UBC Theses and Dissertations
The role of AMP-activated protein kinase in initiating metabolic rate suppression in goldfish hepatocytes Lau, Gigi Yik Chee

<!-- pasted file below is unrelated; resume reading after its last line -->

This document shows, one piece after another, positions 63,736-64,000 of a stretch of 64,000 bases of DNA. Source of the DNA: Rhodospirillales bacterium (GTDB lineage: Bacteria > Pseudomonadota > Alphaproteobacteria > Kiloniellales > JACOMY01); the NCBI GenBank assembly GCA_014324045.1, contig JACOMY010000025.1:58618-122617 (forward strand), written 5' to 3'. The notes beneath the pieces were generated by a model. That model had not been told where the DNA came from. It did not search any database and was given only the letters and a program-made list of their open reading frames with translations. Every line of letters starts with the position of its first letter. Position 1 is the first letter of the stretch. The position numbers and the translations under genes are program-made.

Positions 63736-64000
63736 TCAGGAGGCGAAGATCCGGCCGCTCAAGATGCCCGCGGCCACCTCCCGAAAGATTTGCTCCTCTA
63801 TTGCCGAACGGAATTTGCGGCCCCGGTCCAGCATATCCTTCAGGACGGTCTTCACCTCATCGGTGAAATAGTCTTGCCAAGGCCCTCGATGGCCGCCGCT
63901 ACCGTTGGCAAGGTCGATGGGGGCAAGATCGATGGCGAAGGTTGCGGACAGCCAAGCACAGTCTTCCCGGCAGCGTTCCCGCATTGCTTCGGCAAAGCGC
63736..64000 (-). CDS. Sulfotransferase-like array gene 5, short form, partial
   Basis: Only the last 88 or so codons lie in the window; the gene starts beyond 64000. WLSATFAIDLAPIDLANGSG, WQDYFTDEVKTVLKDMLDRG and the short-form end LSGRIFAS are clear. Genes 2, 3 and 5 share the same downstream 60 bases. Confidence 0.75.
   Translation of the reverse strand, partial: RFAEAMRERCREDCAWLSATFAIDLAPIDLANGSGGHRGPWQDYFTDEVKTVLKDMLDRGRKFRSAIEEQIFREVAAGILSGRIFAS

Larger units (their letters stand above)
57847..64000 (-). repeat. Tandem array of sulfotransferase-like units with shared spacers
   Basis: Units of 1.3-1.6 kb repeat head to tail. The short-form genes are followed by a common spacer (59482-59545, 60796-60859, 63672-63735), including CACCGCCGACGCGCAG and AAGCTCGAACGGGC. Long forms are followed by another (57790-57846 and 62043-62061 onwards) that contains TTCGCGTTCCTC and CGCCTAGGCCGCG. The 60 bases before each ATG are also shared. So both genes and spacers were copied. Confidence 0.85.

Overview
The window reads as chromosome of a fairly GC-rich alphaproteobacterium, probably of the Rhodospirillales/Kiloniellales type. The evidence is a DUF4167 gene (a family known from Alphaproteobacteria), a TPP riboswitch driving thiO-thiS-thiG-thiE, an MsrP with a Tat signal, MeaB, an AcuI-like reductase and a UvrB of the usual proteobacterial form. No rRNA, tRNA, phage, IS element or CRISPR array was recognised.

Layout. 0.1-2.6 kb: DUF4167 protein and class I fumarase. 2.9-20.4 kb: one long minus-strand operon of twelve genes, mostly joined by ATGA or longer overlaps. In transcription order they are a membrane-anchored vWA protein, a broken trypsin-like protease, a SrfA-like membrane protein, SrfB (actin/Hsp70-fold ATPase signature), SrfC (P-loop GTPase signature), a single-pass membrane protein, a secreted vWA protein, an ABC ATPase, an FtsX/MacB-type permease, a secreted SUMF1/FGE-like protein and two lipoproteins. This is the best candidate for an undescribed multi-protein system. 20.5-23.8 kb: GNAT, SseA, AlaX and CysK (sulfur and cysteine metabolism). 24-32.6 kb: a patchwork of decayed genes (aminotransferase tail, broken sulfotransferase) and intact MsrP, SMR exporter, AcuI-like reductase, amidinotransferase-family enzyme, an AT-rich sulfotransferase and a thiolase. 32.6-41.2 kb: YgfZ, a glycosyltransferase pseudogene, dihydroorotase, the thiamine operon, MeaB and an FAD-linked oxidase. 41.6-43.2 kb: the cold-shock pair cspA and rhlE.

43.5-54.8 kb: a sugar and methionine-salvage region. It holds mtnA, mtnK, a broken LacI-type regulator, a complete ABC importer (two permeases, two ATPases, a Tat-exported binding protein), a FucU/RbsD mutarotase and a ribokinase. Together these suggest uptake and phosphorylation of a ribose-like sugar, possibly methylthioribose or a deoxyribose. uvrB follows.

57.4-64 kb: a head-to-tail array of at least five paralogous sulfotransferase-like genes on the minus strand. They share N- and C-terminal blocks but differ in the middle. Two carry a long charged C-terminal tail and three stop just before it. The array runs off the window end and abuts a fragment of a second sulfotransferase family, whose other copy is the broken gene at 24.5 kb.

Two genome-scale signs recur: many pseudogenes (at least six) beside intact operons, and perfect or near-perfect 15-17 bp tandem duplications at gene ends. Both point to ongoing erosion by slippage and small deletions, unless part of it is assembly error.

The ability to undergo metabolic rate suppression (MRS) markedly improves chances of survival during aquatic hypoxia. In this thesis, I specifically tested the hypothesis that AMP-activated protein kinase (AMPK) initiates MRS in hepatocytes from the common goldfish (Carassius auratus). My first goal was to investigate the responses of isolated hepatocytes to changes in O₂. Goldfish hepatocytes showed a gradual decrease in cellular oxygen consumption rate (MO₂) as O₂ was decreased from normoxia (~310 µM O₂) down to the apparent P₉₀ of 13 µM, below which there was a steep decline in MO₂. The apparent P₉₀ for hepatocyte respiration matched published measurements of venous [O₂], which suggests that hepatocyte MO₂ in vivo may be regulated by O₂. To address the relationship between AMPK and MRS, several drugs were used to manipulate AMPK activity. I was able to activate AMPK with 5-Aminoimidazole-4-carboxamide 1-β-D-ribofuranoside (AICAR) under normoxic conditions, which caused a reduction in MO₂; this decrease was mediated through a decrease in protein synthesis rate via eukaryotic elongation factor 2 (eEF2) phosphorylation. Specifically, a maximal 7.5-fold activation of AMPK resulted in a 24% reduction in MO2, thus supporting the notion that AMPK activation initiates MRS. We then used compound C, a general protein kinase inhibitor, in an attempt to reverse the AICAR effects on AMPK activation, but compound C did not reverse the effects of AICAR. A recently discovered specific AMPK activator, A769662, was also used to manipulate AMPK activity. However, at all doses, A769662 failed to activate AMPK. Nevertheless, whenever I was able to activate AMPK via AICAR incubation, there was a consistent lowering of metabolic rate. Thus I have provided evidence to support the hypothesis that AMPK is important in the initiation of MRS in goldfish hepatocytes.
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